Two new studies published recently in the journal Nature have identified many genes that appear to be linked to autism spectrum disorder (ASD).
We have long known there is a strong genetic component to autism, but little was understood about exactly which genes are implicated and how they work to cause this condition, which can be severely disabling and has seen a dramatic increase in recent years.
These latest studies out of the University of California have now identified 60 genes with more than 90 per cent chance of increasing the risk of ASD.
This is a significant advance in understanding as earlier studies found only 11 such genes.
Scientists from the California studies say their findings have enabled a better understanding of the nature of genetic mutations associated with ASD.
Genes uncovered in these studies seem to cluster around three sets of biological functions: Development of synapses important for communication between nerves; the creation of genetic instructions; and DNA packaging within cells.
Each of these areas has the potential to cause traits commonly associated with autism.
Mostly, this new research represents an improvement in our understanding of the biology underpinning autism.
When we have a better understanding of what is taking place within the body, we are closer to having the ability to create effective treatments for it.
To date, many people with autism spectrum disorder have limited success with available therapies. A breakthrough could be a huge step forward.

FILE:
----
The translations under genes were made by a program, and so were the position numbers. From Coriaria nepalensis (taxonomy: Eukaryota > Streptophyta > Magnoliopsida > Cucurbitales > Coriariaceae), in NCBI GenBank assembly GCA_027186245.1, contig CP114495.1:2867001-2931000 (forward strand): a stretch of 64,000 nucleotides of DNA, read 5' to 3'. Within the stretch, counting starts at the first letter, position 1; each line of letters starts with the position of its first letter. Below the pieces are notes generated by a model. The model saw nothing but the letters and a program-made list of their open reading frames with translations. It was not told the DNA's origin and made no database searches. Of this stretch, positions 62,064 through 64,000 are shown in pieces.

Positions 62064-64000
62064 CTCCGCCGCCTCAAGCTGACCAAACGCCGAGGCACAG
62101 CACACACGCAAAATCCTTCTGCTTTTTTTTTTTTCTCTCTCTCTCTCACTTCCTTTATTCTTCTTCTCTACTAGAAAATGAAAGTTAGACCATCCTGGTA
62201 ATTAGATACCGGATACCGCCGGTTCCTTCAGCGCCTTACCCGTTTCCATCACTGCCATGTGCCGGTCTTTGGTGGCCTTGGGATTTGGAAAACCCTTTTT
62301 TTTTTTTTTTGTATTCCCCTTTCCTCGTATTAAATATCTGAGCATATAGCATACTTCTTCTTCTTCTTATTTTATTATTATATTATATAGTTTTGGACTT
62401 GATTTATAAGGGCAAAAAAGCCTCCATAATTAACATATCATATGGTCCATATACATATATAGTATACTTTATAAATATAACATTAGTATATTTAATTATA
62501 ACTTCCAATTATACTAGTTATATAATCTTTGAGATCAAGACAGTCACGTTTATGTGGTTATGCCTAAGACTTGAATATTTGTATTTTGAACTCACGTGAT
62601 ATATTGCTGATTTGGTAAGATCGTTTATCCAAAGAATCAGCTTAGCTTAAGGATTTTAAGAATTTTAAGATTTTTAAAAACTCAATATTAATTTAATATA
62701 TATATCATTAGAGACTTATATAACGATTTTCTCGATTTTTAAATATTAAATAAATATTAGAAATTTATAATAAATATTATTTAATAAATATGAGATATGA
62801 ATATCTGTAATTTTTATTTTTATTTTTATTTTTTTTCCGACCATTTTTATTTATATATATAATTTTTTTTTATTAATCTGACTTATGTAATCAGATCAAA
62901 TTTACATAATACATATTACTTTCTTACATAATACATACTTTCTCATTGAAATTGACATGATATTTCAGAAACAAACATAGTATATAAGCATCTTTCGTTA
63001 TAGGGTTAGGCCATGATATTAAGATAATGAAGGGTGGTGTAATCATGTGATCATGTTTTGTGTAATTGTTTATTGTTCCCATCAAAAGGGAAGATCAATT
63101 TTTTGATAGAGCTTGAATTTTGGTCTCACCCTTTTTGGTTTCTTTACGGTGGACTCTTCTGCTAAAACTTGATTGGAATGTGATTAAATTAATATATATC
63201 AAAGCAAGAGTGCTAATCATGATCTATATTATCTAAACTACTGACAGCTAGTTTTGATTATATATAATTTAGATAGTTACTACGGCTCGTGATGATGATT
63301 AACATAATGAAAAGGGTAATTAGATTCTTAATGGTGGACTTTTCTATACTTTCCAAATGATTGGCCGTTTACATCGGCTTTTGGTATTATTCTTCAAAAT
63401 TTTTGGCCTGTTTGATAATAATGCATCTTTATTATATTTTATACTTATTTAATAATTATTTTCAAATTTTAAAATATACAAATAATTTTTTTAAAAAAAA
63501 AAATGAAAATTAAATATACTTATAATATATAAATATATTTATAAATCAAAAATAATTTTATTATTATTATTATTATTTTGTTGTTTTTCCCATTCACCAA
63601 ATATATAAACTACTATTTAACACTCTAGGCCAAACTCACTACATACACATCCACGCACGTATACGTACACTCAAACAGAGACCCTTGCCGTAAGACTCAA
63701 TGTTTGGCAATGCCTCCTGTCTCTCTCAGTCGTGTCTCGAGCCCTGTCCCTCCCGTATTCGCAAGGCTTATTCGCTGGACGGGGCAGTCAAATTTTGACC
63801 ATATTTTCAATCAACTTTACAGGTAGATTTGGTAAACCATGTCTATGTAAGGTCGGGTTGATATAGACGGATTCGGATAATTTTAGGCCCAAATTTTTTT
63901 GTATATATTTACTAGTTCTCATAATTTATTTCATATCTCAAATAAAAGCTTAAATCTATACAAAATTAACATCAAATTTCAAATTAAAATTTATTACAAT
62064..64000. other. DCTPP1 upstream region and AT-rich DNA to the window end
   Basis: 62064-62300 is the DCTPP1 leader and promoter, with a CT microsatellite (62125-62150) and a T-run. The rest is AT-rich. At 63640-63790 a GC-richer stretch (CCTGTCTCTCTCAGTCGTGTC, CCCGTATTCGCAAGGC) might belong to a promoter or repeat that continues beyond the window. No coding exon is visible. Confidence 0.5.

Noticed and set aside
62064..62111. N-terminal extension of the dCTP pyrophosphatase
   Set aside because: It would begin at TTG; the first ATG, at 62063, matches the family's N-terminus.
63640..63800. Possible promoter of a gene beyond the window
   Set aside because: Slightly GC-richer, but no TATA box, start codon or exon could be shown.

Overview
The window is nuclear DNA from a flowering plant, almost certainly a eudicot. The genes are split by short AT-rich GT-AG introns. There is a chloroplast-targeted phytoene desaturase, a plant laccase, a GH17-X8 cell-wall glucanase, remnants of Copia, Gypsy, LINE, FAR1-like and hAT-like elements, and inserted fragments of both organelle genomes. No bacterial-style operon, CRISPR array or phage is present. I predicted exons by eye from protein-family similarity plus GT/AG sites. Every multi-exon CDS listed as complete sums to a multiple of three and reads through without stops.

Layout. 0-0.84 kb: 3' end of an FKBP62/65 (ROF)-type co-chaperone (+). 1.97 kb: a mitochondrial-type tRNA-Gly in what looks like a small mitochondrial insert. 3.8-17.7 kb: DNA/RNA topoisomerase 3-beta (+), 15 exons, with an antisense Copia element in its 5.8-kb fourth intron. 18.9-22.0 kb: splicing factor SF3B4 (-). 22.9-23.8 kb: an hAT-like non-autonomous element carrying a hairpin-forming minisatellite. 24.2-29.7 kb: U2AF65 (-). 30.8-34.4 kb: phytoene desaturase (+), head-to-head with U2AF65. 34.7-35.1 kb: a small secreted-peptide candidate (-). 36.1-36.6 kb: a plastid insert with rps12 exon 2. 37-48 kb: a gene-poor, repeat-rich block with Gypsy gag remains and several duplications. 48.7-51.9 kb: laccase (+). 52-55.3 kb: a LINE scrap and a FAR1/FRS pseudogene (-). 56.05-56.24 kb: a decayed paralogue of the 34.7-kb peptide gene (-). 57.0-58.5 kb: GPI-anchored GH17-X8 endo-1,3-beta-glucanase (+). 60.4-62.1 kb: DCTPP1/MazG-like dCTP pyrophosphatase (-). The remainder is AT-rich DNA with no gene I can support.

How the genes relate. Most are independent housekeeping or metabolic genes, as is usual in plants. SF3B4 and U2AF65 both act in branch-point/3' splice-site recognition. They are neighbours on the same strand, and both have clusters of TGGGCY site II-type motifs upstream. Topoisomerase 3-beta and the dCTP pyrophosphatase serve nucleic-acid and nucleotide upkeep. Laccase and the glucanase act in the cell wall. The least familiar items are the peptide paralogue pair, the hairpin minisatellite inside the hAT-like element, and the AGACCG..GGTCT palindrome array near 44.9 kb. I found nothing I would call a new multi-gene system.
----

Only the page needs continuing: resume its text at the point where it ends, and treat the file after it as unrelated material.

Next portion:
Unlocking the genetics behind autism also provides hope for prevention.
Researchers in these studies noted that some of the genes they identified were genes that are not passed from either parent but developed within the egg or sperm before conception.
More research might help determine what environmental factors may cause those genes to mutate.
ASD affects one in every 165 children. It is a spectrum of conditions that affects brain development and function and tends to cause difficulties with communication and social interaction.
It also results in unusual patterns of behaviour, sensory perception, activities and interests.
Symptoms can range from very mild to debilitating where individuals are virtually unable to communicate.
To date, treatments with the most success include applied behaviour analysis and educational intervention, which have demonstrated effectiveness at improving global functioning and intellectual ability in young children with ASD.
I look forward to seeing what will come of the continued research into the genetic and biological underpinnings of this complicated set of disorders.